Due to extremely dry and hot weather conditions on the east side of the Mt. Hood National Forest, officials have issued public use restrictions effective Friday, July 11.
Dispersed campfires, offhighway vehicle (OHV) use, and smoking outside enclosed buildings or vehicles will be prohibited in the on National Forest lands generally east of Highways 26 and 35, encompassing the entire Barlow Ranger District and part of the Hood River Ranger District. Forest visitors should check the map of the restriction area on the Forest website to determine if these restrictions apply to their destination. Beginning on July 11, campfires are allowed in developed recreation sites within fire rings. Please visit the Mt Hood National Forest web site (www.fs.usda.gov/mthood) to view the full list of campgrounds where campfires will still be allowed as well as the fire restriction map. This order includes operations regulated through the Industrial Fire Precaution Level (IFPL) system.
As of July 11, the IFPL was raised to Level 2. Restrictions on firewood cutting, timber operations, and operations performed by contractors on National Forest System Land will need to follow level 2 requirements until further notice.
Under these fire restrictions the following acts are prohibited on National Forest lands as depicted on the order map:
- Building, maintaining, attending, or using a fire, campfire, or charcoal fire, except in locations listed in Exhibit B of the Order.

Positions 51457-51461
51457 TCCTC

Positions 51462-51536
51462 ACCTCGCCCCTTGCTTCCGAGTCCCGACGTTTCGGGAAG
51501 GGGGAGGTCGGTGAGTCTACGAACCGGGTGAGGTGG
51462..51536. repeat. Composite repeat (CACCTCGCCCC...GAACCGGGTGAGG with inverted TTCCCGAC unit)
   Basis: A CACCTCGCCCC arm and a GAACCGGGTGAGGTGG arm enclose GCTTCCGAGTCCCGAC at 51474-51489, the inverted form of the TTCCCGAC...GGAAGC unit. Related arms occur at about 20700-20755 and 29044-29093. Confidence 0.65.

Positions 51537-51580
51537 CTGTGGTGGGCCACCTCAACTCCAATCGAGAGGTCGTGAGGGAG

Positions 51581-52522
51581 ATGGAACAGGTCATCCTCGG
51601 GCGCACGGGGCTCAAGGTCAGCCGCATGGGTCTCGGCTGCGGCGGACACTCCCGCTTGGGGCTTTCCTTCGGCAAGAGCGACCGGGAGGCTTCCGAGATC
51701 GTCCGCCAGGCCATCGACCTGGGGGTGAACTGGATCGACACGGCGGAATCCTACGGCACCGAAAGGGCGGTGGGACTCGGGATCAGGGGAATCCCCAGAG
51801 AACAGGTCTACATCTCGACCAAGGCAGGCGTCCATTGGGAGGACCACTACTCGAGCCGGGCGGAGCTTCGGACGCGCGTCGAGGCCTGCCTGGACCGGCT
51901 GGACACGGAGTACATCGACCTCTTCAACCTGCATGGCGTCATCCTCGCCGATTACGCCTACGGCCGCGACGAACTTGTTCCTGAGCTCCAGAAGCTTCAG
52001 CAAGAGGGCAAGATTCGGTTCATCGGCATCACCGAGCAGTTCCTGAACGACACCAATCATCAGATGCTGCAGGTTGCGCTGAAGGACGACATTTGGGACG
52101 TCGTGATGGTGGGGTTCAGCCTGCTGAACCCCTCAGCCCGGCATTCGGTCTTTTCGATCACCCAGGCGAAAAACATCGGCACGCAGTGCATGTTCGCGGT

- Smoking, except within an enclosed vehicle or building, a developed campground or while stopped in an area at least three feet in diameter, which is barren or cleared of all flammable material.
- Operating an internal combustion engine except a motor vehicle on National Forest System Roads, or designated parking areas
- Possessing or using motorized vehicles on National Forest system trails.
A “developed recreation site with a fire ring” is a recreation site that: 1) is included on the list of areas where campfires are permitted; and 2) which contains a Forest-provided fire ring. Within the past few weeks, firefighting crews were called out to suppress several human-caused fires. Wildfire starts with the current hot, dry conditions pose a greater threat to firefighters, personal property, and public safety in general.
“We know that campfires are a big part of camping, but at this time of the year, we all need to do our part to ensure the safety of the public,” said Barlow District Ranger Kameron Sam. “When campfires are unattended or not properly put out, it puts a strain on our resources and puts our firefighters and the public at undue risk.”
Campfires will still be allowed in fire rings at most developed campgrounds on the East side of the Mt. Hood National Forest, but campfires are banned in primitive or “dispersed” camping areas. If campers have a fire within a fire ring in a developed campground, they are encouraged to keep fires small. All campfires must be attended at all times and drowned with water, stirred, and be cold to the touch before being left unattended. Individuals starting fires will be held responsible for the costs of property damage and staffing fires as well as criminal charges for any possible loss of life.
The Mt. Hood National Forest asks that visiting members of the public please follow these rules to ensure everyone’s safety and enjoyment.